Trying to save £20 a week by way of kitchen activity is not going to be easy if it means 'deliberately working' to save nearly £3 a day, at the time of writing feels a bit like hard labour. But it can be done in other ways for money saved does not always have to be kitchen work. My purse is already lined with 2 x £10 notes because I have not had the hairdresser do my hair for two weeks (one week Gill was here, the next my hairdresser was on holiday). By having my hair done alternate weeks might be the easy way to replenish my coffers.

With enough food in store now, it would be simple enough to not buy anything at all except milk and eggs for several weeks. So might even take the easy route and just adjust my weekly budget down by £20, so that less is spent on food. Really, all that needs to be done is just replace the fresh produce, with enough money left over to save for meat, fish, butter etc. This way I would not necessarily need to 'make' so much. Just 'make' the most of what there is. That way appeals to me the most.

From now on my 'deliberate' and other savings will be noted down daily in a little book and by taking a professional book keeping approach will allow myself a set 'income' by way of a normal food budget, then write down what is spent and each week carry over the balance. Another book will cover gardening expenses, and money saved by growing our own, so by next year it will be interesting to see how much will have been saved overall.

Maybe 'earning' the money to pay for the scooter by being more frugal and working harder in the kitchen and garden is not really necessary. But my twisted mind likes to believe that when savings are deliberately made (that would otherwise not be normally done) in this instance to cover my cost of the scooter, and eventually enough saved to cover B's half (although would not give him back his money - my need being greater than his, and he must learn to be generous), then the scooter will end up a 'freebie'. It is this sense of achievement that makes me feel good. Well, OK call me sad if you like, but this is just the way I am. Life would be very boring if we could afford everything we want and never have to lift a finger to pay for it. People have been known to commit suicide because they have more than enough money to provide for all their needs, the only thing lacking in their life is happiness and that is something money can never buy. Happiness is something we all seek, and the good news is that it can be free - as long as we know where to look.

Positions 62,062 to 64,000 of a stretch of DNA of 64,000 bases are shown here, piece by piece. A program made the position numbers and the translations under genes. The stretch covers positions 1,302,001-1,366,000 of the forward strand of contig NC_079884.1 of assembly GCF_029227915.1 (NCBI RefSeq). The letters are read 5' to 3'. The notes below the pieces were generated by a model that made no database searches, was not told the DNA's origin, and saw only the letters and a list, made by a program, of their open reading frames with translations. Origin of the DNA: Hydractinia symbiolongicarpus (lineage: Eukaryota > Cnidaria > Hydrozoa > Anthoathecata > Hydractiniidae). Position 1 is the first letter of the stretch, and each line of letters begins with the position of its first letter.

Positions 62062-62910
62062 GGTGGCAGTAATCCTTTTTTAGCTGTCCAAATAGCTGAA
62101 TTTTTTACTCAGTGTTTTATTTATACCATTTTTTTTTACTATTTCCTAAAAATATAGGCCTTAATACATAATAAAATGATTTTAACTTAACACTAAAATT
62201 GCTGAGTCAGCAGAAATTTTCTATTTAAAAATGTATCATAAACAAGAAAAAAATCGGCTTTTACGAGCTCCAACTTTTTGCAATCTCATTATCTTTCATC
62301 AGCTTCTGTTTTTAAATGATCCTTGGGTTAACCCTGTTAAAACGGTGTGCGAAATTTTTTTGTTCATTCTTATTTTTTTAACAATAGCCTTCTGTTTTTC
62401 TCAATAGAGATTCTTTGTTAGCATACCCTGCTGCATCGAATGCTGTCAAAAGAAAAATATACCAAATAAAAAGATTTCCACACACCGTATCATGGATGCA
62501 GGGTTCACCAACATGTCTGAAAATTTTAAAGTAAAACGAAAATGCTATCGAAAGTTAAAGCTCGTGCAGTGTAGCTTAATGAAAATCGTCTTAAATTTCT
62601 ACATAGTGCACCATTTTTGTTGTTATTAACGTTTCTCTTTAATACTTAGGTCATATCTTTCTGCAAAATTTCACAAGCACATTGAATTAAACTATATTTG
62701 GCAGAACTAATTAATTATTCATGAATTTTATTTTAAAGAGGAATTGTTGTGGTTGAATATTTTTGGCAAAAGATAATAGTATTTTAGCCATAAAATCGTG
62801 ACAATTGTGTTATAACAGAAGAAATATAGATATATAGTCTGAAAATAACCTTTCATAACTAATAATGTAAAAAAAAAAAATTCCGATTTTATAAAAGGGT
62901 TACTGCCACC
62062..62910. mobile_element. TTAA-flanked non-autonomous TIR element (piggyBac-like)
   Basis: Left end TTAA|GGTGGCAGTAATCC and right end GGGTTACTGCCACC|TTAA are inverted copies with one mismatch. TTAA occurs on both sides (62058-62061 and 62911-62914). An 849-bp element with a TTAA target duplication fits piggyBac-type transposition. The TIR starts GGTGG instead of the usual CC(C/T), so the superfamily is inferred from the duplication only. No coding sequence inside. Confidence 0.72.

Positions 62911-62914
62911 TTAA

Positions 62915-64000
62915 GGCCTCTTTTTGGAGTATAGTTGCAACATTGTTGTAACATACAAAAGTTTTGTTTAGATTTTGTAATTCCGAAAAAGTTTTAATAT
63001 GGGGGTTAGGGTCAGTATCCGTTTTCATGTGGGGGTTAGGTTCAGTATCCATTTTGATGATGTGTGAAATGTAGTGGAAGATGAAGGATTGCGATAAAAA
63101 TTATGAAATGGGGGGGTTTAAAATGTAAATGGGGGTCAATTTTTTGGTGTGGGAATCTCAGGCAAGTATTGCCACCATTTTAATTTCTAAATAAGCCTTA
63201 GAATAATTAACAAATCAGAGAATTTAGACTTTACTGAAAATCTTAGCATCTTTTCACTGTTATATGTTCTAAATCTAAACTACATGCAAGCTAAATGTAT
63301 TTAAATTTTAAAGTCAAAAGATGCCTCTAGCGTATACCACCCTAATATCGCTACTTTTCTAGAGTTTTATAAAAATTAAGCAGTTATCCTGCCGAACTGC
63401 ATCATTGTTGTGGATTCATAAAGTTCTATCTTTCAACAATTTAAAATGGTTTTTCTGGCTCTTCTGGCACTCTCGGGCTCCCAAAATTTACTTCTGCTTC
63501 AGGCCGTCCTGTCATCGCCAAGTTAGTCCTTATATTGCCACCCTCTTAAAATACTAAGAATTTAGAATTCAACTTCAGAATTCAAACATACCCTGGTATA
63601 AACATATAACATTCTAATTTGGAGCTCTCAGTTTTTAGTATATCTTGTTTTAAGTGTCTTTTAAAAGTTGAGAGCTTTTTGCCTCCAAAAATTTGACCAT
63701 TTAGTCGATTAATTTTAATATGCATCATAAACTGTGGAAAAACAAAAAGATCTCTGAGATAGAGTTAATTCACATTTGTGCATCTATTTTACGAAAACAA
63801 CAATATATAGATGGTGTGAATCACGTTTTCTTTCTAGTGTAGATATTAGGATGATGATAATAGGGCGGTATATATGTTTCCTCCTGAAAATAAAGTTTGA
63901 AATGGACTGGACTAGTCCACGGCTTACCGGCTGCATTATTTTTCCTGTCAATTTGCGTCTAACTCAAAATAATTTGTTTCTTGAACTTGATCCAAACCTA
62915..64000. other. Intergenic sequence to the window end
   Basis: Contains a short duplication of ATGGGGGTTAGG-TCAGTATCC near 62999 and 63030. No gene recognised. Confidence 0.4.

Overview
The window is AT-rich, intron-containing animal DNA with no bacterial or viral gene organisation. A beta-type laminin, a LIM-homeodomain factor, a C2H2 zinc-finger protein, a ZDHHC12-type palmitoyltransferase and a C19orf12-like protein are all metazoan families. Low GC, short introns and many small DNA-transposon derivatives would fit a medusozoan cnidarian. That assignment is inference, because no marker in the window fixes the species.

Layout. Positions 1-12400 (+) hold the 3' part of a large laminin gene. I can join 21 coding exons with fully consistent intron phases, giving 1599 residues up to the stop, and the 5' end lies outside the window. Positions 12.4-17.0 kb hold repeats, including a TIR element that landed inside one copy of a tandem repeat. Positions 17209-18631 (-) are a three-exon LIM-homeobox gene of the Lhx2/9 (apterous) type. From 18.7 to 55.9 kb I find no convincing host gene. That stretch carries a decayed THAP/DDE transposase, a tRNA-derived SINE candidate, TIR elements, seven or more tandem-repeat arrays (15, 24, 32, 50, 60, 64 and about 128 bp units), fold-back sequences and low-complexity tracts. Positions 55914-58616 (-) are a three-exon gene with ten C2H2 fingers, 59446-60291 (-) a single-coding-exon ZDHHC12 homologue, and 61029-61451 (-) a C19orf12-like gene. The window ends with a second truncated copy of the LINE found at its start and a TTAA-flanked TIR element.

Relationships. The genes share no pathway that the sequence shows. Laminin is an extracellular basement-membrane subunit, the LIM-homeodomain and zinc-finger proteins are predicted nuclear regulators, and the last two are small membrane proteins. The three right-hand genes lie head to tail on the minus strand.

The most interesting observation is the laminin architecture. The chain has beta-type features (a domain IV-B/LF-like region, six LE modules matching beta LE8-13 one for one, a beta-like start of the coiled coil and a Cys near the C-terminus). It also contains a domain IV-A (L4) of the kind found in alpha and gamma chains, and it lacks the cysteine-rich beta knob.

Weather a bit unpredicatable today, sun is out one minute, in the next, and a fair breeze blowing. May make a trip down to the prom on my 'wheels' - now christened 'Norris' (B fancied 'Doris' but I am always happier accompanied by a man and we have already called our fridge/freezer 'Boris'). 'Norris' is very sturdy, almost built like a Rugby player, and a lovely shiny black. Even Beloved likes him and insists on driving him into the garage at night. Bet it won't be long before B suddenly gets an aching back and asks to use him to go to the post box "hardly worth taking the car that short distance". Norris and Boris. We have now to find something to call 'Horace'. Maybe the car?